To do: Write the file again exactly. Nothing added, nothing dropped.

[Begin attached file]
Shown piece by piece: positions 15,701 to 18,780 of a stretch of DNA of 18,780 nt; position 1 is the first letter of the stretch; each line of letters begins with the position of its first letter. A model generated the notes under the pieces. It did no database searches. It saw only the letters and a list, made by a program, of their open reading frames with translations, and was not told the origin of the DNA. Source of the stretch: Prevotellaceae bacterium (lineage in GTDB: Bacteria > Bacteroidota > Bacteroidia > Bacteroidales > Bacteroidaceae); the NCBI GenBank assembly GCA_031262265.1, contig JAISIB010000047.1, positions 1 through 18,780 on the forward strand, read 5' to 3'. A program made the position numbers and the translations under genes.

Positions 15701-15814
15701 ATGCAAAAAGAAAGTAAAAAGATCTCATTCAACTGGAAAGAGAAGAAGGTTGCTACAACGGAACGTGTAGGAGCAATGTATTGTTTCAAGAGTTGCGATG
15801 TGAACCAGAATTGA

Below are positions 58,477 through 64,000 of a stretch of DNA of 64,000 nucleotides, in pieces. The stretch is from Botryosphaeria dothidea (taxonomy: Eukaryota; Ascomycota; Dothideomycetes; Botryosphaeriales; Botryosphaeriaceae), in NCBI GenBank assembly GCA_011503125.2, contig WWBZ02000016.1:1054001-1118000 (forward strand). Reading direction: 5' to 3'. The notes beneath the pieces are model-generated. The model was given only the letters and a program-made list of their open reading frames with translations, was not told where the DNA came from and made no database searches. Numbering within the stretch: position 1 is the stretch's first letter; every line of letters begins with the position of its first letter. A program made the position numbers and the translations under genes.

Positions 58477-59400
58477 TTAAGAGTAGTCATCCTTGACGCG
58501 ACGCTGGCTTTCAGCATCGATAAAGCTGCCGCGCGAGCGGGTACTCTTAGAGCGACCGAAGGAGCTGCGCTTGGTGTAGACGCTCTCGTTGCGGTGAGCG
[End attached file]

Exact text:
Shown piece by piece: positions 15,701 to 18,780 of a stretch of DNA of 18,780 nt; position 1 is the first letter of the stretch; each line of letters begins with the position of its first letter. A model generated the notes under the pieces. It did no database searches. It saw only the letters and a list, made by a program, of their open reading frames with translations, and was not told the origin of the DNA. Source of the stretch: Prevotellaceae bacterium (lineage in GTDB: Bacteria > Bacteroidota > Bacteroidia > Bacteroidales > Bacteroidaceae); the NCBI GenBank assembly GCA_031262265.1, contig JAISIB010000047.1, positions 1 through 18,780 on the forward strand, read 5' to 3'. A program made the position numbers and the translations under genes.

Positions 15701-15814
15701 ATGCAAAAAGAAAGTAAAAAGATCTCATTCAACTGGAAAGAGAAGAAGGTTGCTACAACGGAACGTGTAGGAGCAATGTATTGTTTCAAGAGTTGCGATG
15801 TGAACCAGAATTGA

Below are positions 58,477 through 64,000 of a stretch of DNA of 64,000 nucleotides, in pieces. The stretch is from Botryosphaeria dothidea (taxonomy: Eukaryota; Ascomycota; Dothideomycetes; Botryosphaeriales; Botryosphaeriaceae), in NCBI GenBank assembly GCA_011503125.2, contig WWBZ02000016.1:1054001-1118000 (forward strand). Reading direction: 5' to 3'. The notes beneath the pieces are model-generated. The model was given only the letters and a program-made list of their open reading frames with translations, was not told where the DNA came from and made no database searches. Numbering within the stretch: position 1 is the stretch's first letter; every line of letters begins with the position of its first letter. A program made the position numbers and the translations under genes.

Positions 58477-59400
58477 TTAAGAGTAGTCATCCTTGACGCG
58501 ACGCTGGCTTTCAGCATCGATAAAGCTGCCGCGCGAGCGGGTACTCTTAGAGCGACCGAAGGAGCTGCGCTTGGTGTAGACGCTCTCGTTGCGGTGAGCG